9. The facts of the 'Madhya Bharat case (B)' are as follows: The properties in suit belonged to one Balkrishna Rao Kunte who died on 28-1-1944 leaving behind him his widow Radha Bai and his adopted son Vasant. Vasant died on 17-1-1948 and Radha Bai died on 9-2-1948. The plaintiff is the daughter of Balkrishna Rao Kunte's sister and defendants 1 and 2 are Radha Bai's brothers.
The plaintiff alleged that the parties are Maharashtrian Brahmins and are governed by Bombay School of Hindu Law; that Radha Bai became owner of half of the property of Balkrishna in 1944 after his death under the Hindu Women's Rights to property Act and when Vasant died, she became owner of the full property and as such the plaintiff is entitled to a moiety of the property which has vested in Radha Bai according to Section 3(2), Hindu Women's Rights to Property Act. Defendant 1 who alone contested the suit contended that Radha Bai did not get any share on the death of her husband and the whole property devolved upon him being the nearest heir of the last male holder Vasant.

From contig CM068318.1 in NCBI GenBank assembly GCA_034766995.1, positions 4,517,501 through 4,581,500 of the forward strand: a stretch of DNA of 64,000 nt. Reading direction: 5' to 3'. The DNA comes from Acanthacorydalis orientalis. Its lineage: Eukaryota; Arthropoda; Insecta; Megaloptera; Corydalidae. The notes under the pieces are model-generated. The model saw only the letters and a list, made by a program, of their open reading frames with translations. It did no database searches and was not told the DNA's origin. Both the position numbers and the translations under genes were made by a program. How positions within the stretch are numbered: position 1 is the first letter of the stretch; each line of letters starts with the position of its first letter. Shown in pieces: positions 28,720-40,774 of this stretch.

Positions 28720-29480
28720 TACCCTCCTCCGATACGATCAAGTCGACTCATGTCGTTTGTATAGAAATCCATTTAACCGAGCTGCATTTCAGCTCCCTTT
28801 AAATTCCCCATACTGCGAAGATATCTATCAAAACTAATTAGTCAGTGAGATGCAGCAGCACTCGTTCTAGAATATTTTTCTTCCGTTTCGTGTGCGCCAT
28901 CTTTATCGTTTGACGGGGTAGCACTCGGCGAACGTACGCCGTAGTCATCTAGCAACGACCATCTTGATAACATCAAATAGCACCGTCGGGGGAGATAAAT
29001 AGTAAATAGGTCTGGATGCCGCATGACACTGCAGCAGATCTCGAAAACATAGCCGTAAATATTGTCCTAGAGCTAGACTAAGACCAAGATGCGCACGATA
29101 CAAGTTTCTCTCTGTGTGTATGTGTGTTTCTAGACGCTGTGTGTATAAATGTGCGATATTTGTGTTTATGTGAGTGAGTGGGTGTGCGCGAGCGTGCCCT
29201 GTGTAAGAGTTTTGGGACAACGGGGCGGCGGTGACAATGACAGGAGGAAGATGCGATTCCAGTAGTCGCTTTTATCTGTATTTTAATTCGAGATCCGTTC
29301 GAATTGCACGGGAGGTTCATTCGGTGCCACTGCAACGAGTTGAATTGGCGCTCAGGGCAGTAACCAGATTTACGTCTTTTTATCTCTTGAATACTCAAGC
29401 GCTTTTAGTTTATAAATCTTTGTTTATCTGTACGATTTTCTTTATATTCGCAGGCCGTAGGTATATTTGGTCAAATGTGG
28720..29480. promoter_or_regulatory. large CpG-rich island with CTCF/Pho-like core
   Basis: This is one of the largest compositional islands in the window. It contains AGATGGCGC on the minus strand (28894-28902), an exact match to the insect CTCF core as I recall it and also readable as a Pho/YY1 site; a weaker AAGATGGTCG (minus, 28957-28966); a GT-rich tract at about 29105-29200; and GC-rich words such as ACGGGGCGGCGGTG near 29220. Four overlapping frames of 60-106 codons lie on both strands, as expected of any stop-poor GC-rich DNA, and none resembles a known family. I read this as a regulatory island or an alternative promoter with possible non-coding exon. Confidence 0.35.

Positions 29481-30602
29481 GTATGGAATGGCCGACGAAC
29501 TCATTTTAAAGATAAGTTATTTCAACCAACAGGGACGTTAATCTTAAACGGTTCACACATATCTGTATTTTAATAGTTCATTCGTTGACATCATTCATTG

The Court held that under the Bombay School of Hindu Law, there is no doubt that the defendants were entitled to the immovable properties and the money left in the bank by Balkrishna. But it was contended before their Lordships by the learned counsel for the respondent in that appeal that the interest which Radha Bai took after the death of Balkrishna is a separated interest which a widow takes under Section 3(2), Hindu Women's Rights to Property Act, and that after her death the plaintiff who is the nearest heir of Balkrishna succeeded to the same.
In support of his contention the decision of this Court in the case of AIR 1951 Orissa 35 (A) was cited by the respondents, but the Court held that the observation made in that case and the principle deduced cannot be made applicable to the case before their Lordships.
10. In 'Kunja Sahu's case (A)' It was held by this Court that the widow of a deceased coparcener has the right to alienate her husband's interest in the joint family property which devolved on her on the death of her husband under the Act, without claiming partition of the interest. The learned Judge Chaturvedi J. in the Madhya Bharat case distinguished this case holding that in the case before him there was no dispute between Radha Bai and her son and Radha Bal did not alienate her interest in favour of the plaintiff.